Roundworm Exposure  'Overlooked' Risk Factor for Asthma and Poor Respiratory Health

Pavankumar Kamat

January 13, 2022

A study in  Journal of Allergy and Clinical Immunology  suggests that young European men exposed to roundworm (Ascaris lumbricoides) have an increased likelihood of developing asthma and significant lung impairment.

The global prevalence of Ascaris infections is estimated to be more than 10%, with high seroprevalence and infection rates in developing countries. However, data regarding its prevalence in Europe remains scarce.

Lead author Dr William Horsnell, from the University of Birmingham and the University of Cape Town, said: "Parasitic worm infections are typically thought to only be a problem in low- and middle-income countries, but they may potentially be much more important in Europe – they could be an overlooked risk factor for asthma and poor respiratory health."

Study Design and Results

Researchers at the Universities of Birmingham, Bergen, and Cape Town explored the associations of Ascaris exposure with lung function, asthma, and DNA methylation in 671 adults (age 18-47 years; 46% women) from Norway, Estonia, and Denmark who participated in the RHINESSA study. Participants were considered seropositive if they had serum Ascaris IgG antibodies above the 90th percentile.

Ascaris IgG seropositivity in men was linked to lower FEV1 (-247 mL; 95% CI -460 to -34), the effect size being more than that of current smoking (-151 mL; 95% CI -501 to 199). Seropositive men demonstrated 5% lower predicted FEV1 and 4% lower FEV1/FVC ratio than their seronegative counterparts; women failed to show this pattern.

Men with Ascaris IgG seropositivity had an increased risk of developing asthma (adjusted OR [aOR] 5.84; 95% CI 1.67 to 20.37), wheezing (aOR 3.78; 95% CI 1.85 to 7.74), and experiencing three or more asthma symptoms during the past year (aOR 3.59; 95% CI 2.01 to 6.47) compared with seronegative men. Conversely, women had a lower risk of asthma, wheezing, or three or more asthma symptoms in a year. These associations for men and women remained unchanged after adjusting for house dust mite sensitivity.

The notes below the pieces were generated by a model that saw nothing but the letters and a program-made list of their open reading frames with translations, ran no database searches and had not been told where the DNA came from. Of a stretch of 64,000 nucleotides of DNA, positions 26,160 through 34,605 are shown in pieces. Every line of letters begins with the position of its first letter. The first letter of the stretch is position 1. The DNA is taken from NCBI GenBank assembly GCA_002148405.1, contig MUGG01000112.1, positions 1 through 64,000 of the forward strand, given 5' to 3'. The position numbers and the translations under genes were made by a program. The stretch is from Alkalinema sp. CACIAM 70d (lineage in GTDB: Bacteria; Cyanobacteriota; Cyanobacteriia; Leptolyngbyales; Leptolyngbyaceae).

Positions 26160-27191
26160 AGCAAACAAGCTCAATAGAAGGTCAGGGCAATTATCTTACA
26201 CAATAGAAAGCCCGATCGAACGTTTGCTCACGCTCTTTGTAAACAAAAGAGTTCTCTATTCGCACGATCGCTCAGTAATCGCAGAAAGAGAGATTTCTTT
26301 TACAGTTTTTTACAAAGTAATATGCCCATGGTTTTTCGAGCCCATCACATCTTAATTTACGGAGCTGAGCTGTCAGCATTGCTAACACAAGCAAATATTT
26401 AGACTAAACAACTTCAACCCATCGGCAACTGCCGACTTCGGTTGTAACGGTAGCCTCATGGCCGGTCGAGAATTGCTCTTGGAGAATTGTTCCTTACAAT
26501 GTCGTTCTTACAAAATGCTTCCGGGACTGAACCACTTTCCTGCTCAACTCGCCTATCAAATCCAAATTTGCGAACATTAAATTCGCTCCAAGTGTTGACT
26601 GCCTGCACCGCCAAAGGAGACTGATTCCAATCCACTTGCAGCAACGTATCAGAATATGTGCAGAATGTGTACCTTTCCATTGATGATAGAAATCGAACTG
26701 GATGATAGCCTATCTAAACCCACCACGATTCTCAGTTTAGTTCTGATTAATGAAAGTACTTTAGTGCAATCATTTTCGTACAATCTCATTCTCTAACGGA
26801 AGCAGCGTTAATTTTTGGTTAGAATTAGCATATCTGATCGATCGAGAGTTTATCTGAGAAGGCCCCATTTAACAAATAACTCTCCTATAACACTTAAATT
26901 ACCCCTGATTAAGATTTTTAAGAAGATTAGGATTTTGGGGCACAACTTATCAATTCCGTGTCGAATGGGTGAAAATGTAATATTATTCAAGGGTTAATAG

Role of DNA Methylation Changes

Genome-wide analyses revealed 23 differentially-methylated sites in men and 3 in women associated with Ascaris seropositivity. These sites were related to lung pathology, including airway muscle contraction, asthma pathogenesis, and immune regulation.

Dr Horsnell said: "Exposure is possibly much more common than expected and may result in serious lung damage that could lead to long-term breathing problems – particularly for young men who are exposed to Ascaris."

Co-author, Dr Nils Oskar Jõgi, University of Bergen, added: "Such infections warrant the development of new diagnostical awareness. We hope this discovery will boost efforts to understand how parasitic worm infection influences the development of serious respiratory conditions in both developed and developing countries."

The authors call for further research to better understand the influence of helminths on long-term lung health.

The RHINESSA study was funded by the Research Council of Norway, the European Research Council Starting Grant, the European Union’s Horizon 2020 research and innovation program, the Bergen Medical Research Foundation, and the Western Norwegian Regional Health Authorities. The study centres also received additional local funding. The authors report no conflicts of interest.

Jõgi NO, Kitaba N, Storaas T, Schlünssen V, Triebner K, Holloway JW, Horsnell WGC, Svanes C, Bertelsen RJ. Ascaris exposure and its association with lung function, asthma, and DNA methylation in Northern Europe. J Allergy Clin Immunol. 2021 Dec 14 [Epub ahead of print]. doi: 10.1016/j.jaci.2021.11.013. PMID: 34996616 Full text



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